Due to the time-consuming nature of translating, this item is only available in English.
When developing a custom add-on for Dynamics NAV, working with a DTAP or DTP roadmap can ensure both stability in your production environment on one end, and no limitations to develop freely on the other end. However, for key-users, consultants and developers, DTAP environments come with a risk: You might find yourself testing in live, or entering live data into a development, test or acceptation database by accident. Although I would never miss the opportunity to make fun of you if you did, I must admit it happens to me too 🙂
Even without accidents happening, with multiple instances of the same program open in the taskbar, all the buttons can get very confusing.
In order to minimize these risks within our company, we defined colours for every step: Red is development, green is test and blue is production (we don’t have an acceptance database at the moment). We used the system indicator (in Company Information) to show these colours in the program, too, but the taskbar problem was still there.
After some fiddling, we now have a fix for this:
Aside from being nice and colourful, this is quite easy to create and deploy too. The steps I took (skip to #3 if you want to choose different icons – there’s a lot to find for free):
#1 Get the NAV image as an .ico file
I used a small freeware program called NirSoft IconsExtract to get the .ico file from the Dynamics NAV executable. The executable to search for is in the RoleTailoredClient folder in Program Files (x86), in Microsoft.Dynamics.Nav.Client.exe.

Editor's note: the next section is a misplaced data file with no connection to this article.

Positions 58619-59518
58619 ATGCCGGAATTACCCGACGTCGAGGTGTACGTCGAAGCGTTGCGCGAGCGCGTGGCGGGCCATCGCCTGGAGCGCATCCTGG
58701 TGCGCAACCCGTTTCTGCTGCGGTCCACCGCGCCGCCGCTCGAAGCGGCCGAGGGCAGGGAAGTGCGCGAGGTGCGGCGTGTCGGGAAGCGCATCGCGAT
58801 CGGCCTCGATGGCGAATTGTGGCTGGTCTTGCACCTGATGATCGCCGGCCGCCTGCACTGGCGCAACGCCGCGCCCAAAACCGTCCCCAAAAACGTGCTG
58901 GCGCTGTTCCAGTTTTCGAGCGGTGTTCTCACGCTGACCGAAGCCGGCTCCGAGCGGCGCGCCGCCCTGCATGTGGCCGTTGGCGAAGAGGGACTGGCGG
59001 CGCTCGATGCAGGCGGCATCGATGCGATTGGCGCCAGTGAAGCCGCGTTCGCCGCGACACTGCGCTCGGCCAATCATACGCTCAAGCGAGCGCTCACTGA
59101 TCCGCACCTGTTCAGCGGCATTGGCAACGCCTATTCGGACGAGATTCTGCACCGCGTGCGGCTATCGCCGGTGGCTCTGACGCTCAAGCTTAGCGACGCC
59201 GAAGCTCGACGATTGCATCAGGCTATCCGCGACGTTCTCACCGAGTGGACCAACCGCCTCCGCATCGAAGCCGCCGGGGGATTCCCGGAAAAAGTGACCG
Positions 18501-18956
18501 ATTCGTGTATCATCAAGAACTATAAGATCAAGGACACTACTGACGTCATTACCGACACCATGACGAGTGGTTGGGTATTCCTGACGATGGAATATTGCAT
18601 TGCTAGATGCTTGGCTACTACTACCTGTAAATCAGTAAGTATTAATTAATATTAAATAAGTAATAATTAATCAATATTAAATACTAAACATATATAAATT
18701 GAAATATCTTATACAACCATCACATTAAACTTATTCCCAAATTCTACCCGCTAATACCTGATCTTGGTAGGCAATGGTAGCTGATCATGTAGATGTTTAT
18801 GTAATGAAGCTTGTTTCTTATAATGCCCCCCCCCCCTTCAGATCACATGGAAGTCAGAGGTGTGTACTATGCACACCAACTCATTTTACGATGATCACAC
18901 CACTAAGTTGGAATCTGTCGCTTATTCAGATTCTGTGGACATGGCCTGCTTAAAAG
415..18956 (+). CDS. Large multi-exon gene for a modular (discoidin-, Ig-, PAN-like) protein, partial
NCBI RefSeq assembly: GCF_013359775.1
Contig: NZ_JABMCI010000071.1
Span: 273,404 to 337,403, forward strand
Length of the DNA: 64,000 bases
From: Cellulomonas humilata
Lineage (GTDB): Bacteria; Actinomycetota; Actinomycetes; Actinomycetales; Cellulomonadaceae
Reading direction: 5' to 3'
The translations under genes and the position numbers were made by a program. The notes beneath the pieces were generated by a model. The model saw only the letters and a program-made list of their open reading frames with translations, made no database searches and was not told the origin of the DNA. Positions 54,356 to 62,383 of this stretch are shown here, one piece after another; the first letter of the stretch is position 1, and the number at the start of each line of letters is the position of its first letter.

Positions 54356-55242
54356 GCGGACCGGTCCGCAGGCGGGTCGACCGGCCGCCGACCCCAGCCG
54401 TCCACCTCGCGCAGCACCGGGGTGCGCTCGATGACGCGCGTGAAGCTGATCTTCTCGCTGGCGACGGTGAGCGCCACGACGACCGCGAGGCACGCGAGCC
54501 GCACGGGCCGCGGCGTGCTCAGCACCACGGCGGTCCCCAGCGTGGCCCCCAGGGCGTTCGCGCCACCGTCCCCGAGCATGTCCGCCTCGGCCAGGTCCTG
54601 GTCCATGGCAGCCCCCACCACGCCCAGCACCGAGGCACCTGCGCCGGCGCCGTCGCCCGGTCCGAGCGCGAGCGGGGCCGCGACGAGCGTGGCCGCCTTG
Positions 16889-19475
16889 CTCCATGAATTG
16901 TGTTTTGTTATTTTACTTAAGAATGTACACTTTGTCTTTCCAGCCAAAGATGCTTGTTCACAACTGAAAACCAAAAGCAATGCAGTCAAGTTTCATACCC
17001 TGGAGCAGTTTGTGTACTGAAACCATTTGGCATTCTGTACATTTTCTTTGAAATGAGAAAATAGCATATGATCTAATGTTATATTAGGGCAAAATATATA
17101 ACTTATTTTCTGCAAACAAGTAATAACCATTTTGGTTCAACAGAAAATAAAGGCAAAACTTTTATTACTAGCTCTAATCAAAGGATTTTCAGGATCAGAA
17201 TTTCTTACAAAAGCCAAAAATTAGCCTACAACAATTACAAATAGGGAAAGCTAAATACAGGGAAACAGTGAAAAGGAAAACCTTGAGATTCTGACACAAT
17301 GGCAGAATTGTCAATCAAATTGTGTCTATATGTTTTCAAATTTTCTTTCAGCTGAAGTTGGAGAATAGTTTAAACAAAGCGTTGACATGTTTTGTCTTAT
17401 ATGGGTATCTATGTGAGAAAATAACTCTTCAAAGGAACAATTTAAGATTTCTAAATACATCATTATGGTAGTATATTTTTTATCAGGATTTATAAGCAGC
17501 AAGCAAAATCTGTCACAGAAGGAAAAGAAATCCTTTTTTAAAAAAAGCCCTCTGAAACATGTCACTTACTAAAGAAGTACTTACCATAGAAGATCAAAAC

#2 Change the colour of the icon
Another free tool was used to change the colour of the icon: GNU Image Manipulation Program (better known as GIMP), which is a very powerful image editor (open source and free!).
When opening the icon in this tool, on the right side of your screen you’ll see the layers. What I did was select the top layer, then click Colors > Map > Color Exchange.Choose Color From and Color To (you can do this quickly with the droplet tool), play a bit with the threshold until the example looks about right and click OK. Then hide the current layer, select the next layer and press Ctrl + F (command to redo the previous Color Exchange).
When you’re finished, make all layers visible again and click File > Export As… > Microsoft Windows Icon (.ico). You can ignore the warning if you’re running Windows 8.1 or 10 (it will read your icon with compressed layer without any problems).
#3 Creating desktop links that use your new icons
It’s NAV, and we want to deploy easily… so we use PowerShell for this! First, we need to set some variables and copy the icons to the Dynamics NAV folder:
Useful to know here: I used the public desktop folder to place the icons. When you want these in personal folders, use $Home\Desktop
Then, we ask the Windows Scripting Host to create an icon for us (copy this part for every environment you wish to link to):
Of course, we can also create a link on the desktop to the standard NAV environment (this uses the config file, and is essentially equal to the link on the Start Menu):
If you wish to change the behavior of your NAV client with command line arguments, you can add them in the $Shortcut.Arguments parameter. The way the link is configured now, everything except running the standard NAV environment will give you this security notice: